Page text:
Key Strategies for Minimizing Human Error in Digital Healthcare Software

“Testing leads to failure, and failure leads to understanding.” Burt Rutan

Healthcare is the next growth frontier for software solutions because of the benefits and cost-savings it brings to a traditionally paper-run industry.
Healthcare providers and their partners are increasingly adopting digital healthcare software platforms, and this is ushering in an era of rising healthcare quality and falling healthcare cost. It’s about time. We’ve all heard the infamous reports lambasting the healthcare systems for excessive spending while failing to live up to high standards of care.

Well, digital healthcare solutions have come to save the day!

The digital health solutions I am referring to in this article include all types of interconnected health systems that aid healthcare professionals and patients manage illness and health care risk as well as promote health. These include Electronic Medical Records (EMRs), ePrescribing where prescriptions can be sent directly to pharmacies electronically, patient portal where patients can access their health records and communicate with doctors etc.
Having said this, the adoption of digital healthcare solutions has been bumpy because many platforms are complex and difficult to navigate. To smooth out these bumps, digital healthcare software must become more user-friendly and healthcare professionals must know how to use these platforms correctly.

Usability in Digital Healthcare Software is a Critical Factor

When examining usability I look at the following principles highlighted by computer science Professor Ben Shneiderman and Dr. Jakob Nielsen:

1. Learnability. The ease with which users can accomplish basic tasks the first time they use the solution.
2. Efficiency. The speed with which users can perform tasks once they are familiar with the solution.
3. Memorability. The ease of “getting back up to speed” after a period of not using the solution.
4. Errors. The number of user-made errors, their severity and the ease with which they can be corrected.
5. Satisfaction. User ratings of how much they enjoy using the solution.
The adherence of digital healthcare software to these usability metrics has particular importance in the healthcare sector because the consequences of errors can be grave. There have been serious unintended consequences that have risen out of the improper usage of digital healthcare solutions that jeopardize the integrity of patient health information and thus decrease quality of care.
Improper system use is oftentimes the result of the complexity of the system, a user interface that may not be 100% user-friendly and the limitations of the user. Especially because of the pressure to rapidly adopt these systems, human error is a problem that must be curbed.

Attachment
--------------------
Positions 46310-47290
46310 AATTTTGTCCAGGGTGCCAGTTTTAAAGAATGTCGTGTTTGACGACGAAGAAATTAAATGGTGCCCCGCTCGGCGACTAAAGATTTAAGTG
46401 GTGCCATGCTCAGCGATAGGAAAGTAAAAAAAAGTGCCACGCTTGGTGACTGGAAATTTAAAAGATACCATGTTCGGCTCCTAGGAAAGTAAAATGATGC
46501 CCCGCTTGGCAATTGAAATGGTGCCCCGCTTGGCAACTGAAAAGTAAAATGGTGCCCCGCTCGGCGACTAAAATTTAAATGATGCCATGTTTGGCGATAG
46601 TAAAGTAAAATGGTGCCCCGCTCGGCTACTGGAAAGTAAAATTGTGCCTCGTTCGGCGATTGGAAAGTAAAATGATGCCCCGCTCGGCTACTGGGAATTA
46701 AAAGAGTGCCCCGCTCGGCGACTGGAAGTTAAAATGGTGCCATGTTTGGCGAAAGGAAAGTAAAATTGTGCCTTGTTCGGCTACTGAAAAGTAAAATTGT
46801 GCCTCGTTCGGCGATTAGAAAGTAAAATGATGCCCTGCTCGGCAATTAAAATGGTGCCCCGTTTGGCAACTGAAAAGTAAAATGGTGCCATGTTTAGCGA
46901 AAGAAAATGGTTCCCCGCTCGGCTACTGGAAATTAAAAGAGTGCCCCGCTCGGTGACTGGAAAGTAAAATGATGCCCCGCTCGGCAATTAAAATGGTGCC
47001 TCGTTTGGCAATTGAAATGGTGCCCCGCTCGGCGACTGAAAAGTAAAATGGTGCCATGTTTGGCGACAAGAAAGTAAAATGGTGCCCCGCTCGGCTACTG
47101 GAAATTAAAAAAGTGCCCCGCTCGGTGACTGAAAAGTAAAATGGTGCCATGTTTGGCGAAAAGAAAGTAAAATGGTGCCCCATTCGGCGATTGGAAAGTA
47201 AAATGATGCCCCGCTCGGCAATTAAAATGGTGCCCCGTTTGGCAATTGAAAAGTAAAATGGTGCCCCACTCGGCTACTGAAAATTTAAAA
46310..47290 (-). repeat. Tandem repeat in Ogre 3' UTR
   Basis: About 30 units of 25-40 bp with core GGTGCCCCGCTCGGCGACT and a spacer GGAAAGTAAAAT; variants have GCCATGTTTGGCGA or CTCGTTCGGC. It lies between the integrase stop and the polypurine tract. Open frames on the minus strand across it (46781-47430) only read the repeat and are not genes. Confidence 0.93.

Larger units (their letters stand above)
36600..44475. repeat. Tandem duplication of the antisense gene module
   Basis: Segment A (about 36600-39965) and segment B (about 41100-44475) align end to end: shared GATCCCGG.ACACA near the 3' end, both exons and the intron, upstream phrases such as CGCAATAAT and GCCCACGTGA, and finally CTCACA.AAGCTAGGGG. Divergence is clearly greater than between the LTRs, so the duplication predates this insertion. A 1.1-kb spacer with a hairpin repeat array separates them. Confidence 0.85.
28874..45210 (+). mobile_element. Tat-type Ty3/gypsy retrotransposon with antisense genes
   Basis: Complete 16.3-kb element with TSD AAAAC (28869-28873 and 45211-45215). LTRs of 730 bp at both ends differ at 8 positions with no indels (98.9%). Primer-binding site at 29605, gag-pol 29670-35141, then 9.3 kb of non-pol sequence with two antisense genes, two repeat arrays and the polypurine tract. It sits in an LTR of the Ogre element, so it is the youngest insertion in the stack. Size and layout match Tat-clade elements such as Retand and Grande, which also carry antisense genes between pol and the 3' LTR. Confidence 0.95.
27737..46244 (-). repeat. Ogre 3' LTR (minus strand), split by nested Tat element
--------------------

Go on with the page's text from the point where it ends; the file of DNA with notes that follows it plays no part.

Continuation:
What steps can you take to prevent these errors? Here are key strategies for helping to reduce digital healthcare software errors:

1) Measuring and Understanding User Behavior within the Platform

Effective usability can be achieved by maintaining constant awareness of your users’ needs throughout the software development process. Designing healthcare systems that are user-driven requires knowledge of how healthcare professionals and patients use the system. Thus, first research what your users’ needs and expectations are from the digital healthcare software package. Then, once the software is up and running, it must be tested and evaluated until you understand how friendly the software is according to the usability principles listed above.

The next stage is gathering user feedback through surveys. The Electronic Health Record (EHR) system that links the 37 Kaiser hospitals in the US took five years (and $4 billion) to fully deploy because they were constantly testing, evaluating and then improving the system as they went.
Once you understand what processes your users need to do within the system, and where they are having problems with the interface, you can act to remove bottlenecks and help users get past common problems.

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2) Effective Real-Time User Training in How to Use the Platform

Research firm, KLAS, interviewed roughly 300 healthcare providers who use SaaS EMRs and found that speed with which problems are solved, or questions are answered, is critical to the success of the program. One healthcare provider told KLAS, “When we have a problem, we can’t wait two weeks. We can’t wait even five minutes.”
Eliminate any questions before they arise by investing in a proper training program to get everyone up to speed. Blended learning, where a portion of the training is traditional face-to-face instruction and a portion is web-based online learning, typically offers the best results. For the web-based portion, online guidance systems are becoming the new standard. When overlaid with the healthcare software program, these systems provides specific and clear instructions on how to complete specific tasks within systems through interactive balloon tips. They provide instructions in real time and eliminate the frustration and guesswork that surfaces with complex software.

You can learn more about the important role UX takes in shaping digital healthcare by downloading our White Paper. Claim your copy by filling in the form below:

Megan Wilson
Megan Wilson is user experience specialist & editor of UX Motel. She is also the Quality Assurance and UX Specialist at WalkMe Megan.w(at)walkme.com
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